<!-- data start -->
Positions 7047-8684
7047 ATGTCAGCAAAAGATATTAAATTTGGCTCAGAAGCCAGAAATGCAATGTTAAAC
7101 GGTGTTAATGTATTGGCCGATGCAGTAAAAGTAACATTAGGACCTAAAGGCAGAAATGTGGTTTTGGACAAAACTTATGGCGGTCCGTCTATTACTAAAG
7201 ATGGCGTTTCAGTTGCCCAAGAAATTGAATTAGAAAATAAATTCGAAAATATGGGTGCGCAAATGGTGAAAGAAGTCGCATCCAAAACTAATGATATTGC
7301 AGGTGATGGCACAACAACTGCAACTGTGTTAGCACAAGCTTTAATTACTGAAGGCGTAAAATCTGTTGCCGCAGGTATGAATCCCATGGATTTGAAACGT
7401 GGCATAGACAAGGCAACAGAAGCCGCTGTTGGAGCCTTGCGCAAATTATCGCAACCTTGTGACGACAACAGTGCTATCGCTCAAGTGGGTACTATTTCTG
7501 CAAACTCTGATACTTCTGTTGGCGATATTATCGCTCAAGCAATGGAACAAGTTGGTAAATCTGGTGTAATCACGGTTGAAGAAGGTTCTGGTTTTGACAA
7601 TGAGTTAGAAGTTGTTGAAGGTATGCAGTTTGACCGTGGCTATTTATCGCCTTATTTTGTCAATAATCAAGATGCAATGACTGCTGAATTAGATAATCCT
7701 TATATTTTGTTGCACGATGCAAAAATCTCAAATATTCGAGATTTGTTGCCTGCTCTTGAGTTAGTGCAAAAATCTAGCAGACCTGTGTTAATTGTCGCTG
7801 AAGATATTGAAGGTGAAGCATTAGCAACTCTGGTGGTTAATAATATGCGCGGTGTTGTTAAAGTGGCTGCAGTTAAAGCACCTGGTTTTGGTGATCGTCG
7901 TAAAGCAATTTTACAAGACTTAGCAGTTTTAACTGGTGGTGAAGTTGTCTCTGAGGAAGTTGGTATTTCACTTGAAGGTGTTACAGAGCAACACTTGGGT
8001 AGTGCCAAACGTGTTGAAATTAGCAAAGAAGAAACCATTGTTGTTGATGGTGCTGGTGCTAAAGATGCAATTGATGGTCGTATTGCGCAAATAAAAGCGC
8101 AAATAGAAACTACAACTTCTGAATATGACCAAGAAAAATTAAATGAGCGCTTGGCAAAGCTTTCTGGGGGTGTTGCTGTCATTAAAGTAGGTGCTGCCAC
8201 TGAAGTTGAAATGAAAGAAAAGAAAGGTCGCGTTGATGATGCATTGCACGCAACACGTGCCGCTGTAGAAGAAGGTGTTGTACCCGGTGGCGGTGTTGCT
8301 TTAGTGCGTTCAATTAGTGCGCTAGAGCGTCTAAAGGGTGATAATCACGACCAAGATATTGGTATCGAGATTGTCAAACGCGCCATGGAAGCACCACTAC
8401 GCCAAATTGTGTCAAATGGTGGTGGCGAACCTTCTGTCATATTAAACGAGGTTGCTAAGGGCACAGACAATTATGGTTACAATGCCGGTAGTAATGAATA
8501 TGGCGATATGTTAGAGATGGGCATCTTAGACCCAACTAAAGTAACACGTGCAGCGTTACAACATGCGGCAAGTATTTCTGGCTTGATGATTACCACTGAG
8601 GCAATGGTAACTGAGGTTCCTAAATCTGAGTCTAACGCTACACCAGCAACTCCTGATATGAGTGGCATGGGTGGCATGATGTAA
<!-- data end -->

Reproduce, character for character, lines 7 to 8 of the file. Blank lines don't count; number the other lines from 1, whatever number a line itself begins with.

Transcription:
7501 CAAACTCTGATACTTCTGTTGGCGATATTATCGCTCAAGCAATGGAACAAGTTGGTAAATCTGGTGTAATCACGGTTGAAGAAGGTTCTGGTTTTGACAA
7601 TGAGTTAGAAGTTGTTGAAGGTATGCAGTTTGACCGTGGCTATTTATCGCCTTATTTTGTCAATAATCAAGATGCAATGACTGCTGAATTAGATAATCCT